The opening of 2015 saw Paris afflicted by the horrendous terrorist attacks on the offices of the Charlie Hebdo magazine and a Jewish kosher supermarket. The closing of 2015 has sadly seen another terrorist attack on the people of the French capital. And this ones death toll and violence dwarfs that one.
It bears the hallmarks of an Islamic State (ISIS) terrorist attack. A well coordinated attack in multiple locations with one aim. The indiscriminate killing of as many civilians as humanly possible. The gunfire and bombs that rocked Paris last night killed at least 120. In the wake of this horrific massacre it is possible to ascertain what motivated ISIS to strike now so ferociously since there is an apt precedent from the summer which may reveal a pattern worth contemplating.
These coordinated Paris attacks likely took some preparation. They were far too well coordinated to be sporadic in any respect. Whether they were cells lying in wait to attack or planning for this particular night has yet to be disclosed. However if it was a response to the recent setbacks ISIS have had in Iraq and Syria at the hands of Kurdish paramilitaries, and the assassination via drone strike of the infamous ISIS executioner “Jihadi John”, then this attack was likely carried out by ISIS to bolster morale among its rank and file.
Late last year ISIS struggled in earnest to crush the Syrian Kurds at Kobani. The longer those Kurds endured the ISIS siege and fought off the numerous ISIS attackers the symbol of defiance that city came to represent strengthened and the greater efforts ISIS made to crush that symbol of defiance. But those efforts were made in vain. The more ISIS members who advanced to attack try and crush Kobani provided more targets for U.S. air strikes which gave the dug-in Kurds there an edge over their besieging attackers (in late 2014 over 70% of the U.S. air strikes against ISIS in Syria were carried out around Kobani). By early 2015 the siege was broken, most of Kobani had become reduced to smoldering ruins, but hadn’t been overrun. ISIS had suffered a setback.
By the summer Syrian Kurdish militiamen, and women, were on the offensive against ISIS and effectively routed them out of the Northern Syrian border-town of Tal Abyad. By doing so they successfully cut off ISIS-occupied territory in northeastern Syria from the Turkish border and by extension the outside world. Making it harder for ISIS to use Turkey as a conduit through which to bring in foreign fighters and weapons and out of which to smuggle oil and stolen goods onto the black market. Both of which had helped fund the group. No small blow. Around the same time ISIS sought to disguise that blow and the prior failure to subjugate Kobani and its residences by launching a bloody massacre on that Syrian Kurdish border-town. Dressed as Kurdish fighters ISIS terrorists infiltrated the urban center and murdered 230 Kurdish men, women and children in a truly grisly massacre. Around the same time the attack on the Tunisian tourist resort at Soussse took place when a lone Islamist gunmen massacred 38 civilians. ISIS claimed responsibility for that atrocity also. By doing so it conveyed to its followers that, far from being boxed in and losing to its Kurdish enemies, it was bringing terror to their homes and also to distant enemies. Something which doubtlessly boosted morale among its rank and file.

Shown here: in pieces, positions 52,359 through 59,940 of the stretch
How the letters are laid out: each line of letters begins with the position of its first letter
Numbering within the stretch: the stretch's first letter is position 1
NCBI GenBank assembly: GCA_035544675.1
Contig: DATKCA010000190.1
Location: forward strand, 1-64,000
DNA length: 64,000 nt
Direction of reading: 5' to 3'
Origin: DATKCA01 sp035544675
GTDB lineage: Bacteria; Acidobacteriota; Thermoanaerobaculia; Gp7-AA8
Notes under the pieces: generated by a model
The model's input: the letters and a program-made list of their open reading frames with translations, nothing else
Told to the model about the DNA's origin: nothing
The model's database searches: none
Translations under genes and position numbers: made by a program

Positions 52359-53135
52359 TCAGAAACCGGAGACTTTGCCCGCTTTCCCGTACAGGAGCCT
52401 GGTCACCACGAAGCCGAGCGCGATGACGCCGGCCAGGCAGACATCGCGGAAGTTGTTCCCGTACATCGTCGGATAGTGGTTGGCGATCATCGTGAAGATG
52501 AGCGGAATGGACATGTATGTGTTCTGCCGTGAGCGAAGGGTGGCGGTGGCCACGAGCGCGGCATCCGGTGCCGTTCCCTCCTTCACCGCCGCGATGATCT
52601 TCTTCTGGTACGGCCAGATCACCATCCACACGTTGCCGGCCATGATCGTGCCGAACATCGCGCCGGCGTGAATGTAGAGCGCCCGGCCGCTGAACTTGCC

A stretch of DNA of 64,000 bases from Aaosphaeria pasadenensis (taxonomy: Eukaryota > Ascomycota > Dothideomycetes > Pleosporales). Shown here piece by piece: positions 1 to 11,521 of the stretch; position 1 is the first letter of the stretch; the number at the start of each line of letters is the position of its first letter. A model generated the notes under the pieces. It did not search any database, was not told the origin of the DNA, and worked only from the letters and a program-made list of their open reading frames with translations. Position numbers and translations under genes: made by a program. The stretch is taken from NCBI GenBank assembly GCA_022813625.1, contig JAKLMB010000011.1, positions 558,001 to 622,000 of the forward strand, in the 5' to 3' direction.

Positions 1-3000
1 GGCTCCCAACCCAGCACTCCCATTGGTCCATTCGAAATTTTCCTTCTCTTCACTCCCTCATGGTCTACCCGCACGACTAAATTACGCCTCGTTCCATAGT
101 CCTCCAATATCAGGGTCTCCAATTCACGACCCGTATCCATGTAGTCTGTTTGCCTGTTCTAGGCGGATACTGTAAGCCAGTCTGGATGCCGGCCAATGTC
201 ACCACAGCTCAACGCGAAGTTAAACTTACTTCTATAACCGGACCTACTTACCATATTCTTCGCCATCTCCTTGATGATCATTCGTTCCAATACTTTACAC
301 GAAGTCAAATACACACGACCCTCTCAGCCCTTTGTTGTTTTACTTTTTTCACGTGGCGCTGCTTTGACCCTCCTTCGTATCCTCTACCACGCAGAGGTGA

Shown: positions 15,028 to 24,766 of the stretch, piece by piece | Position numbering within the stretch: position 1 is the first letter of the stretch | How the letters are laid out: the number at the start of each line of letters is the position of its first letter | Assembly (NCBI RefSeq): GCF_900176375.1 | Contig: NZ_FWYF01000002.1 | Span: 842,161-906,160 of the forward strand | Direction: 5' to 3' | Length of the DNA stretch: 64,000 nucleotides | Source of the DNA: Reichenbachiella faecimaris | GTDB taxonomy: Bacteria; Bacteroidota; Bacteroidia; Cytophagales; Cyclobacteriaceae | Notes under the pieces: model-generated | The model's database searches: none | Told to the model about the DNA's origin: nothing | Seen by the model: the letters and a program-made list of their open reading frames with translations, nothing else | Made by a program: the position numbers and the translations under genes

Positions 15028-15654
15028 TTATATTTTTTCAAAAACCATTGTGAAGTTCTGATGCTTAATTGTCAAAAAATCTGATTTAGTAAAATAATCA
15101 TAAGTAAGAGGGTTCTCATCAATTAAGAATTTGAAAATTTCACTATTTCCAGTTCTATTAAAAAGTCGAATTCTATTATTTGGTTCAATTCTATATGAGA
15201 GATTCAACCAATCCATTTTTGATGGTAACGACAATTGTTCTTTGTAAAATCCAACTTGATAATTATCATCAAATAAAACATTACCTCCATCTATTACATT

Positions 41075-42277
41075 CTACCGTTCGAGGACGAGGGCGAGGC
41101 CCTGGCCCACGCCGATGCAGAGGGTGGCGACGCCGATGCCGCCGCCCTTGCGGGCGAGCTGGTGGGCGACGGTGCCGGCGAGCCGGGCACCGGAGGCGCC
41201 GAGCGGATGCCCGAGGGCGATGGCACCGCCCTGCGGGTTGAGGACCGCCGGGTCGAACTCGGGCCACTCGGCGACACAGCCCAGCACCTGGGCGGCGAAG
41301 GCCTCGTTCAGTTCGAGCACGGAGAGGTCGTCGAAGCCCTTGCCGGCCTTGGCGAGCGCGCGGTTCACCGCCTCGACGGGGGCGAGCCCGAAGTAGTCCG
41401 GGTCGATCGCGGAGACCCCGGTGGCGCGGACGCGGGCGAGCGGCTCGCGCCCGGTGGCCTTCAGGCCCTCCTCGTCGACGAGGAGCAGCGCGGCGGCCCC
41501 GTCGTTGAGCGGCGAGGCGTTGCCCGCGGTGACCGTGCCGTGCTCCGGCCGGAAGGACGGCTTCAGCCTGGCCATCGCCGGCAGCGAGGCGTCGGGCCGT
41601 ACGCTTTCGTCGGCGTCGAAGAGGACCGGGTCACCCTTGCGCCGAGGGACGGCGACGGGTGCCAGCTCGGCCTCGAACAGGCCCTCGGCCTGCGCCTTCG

Similarly ISIS’s claim to blow up the Russian Metrojet plane over the Egyptian Sinai recently sent a similar message to the group’s followers and members and was aimed at terrorizing both the Egyptian (an Islamist group which has pledged allegiance to ISIS has been fighting a war against Cairo from the Sinai for some time now) and Russian public. The Independent newspaper columnist Patrick Cockburn has argued that its doing so showed a sign of weakness on ISIS’s part since Russia entered the fray with air strikes in Syria in recent weeks.
More recently, in a massive two-day operation ISIS was hounded out of the Sinjar region in Northern Iraq, where they had committed numerous atrocities against that area’s Yazidi community, by the Kurds. One of the main links between two of the most important cities they control, Mosul in Iraq and Raqqa in Syria, has been severed and one of their primary propagandists and star of many a murder video “Jihadi John” was killed in a drone strike. Quite a blow for a single 48-hour period. Headlines about an unprecedented brutal, large and shocking mass-murder in Paris, however, coupled with claims of responsibility on behalf of their leadership could well negate any doubts or second-thoughts among those who make up this terror group that they are prevailing over their enemies.
The mass-murder of innocents in Paris this weekend therefore could well have been a clear sign of weakness on ISIS’s part and, yes, a telling sign that they know they are in fact losing. We can only guess how the aftermath to the Paris attacks will play out in the Middle East.
Photo by Quinn Dobrowski, licensed under a Creative Commons Attribution-ShareAlike 2.0 Generic license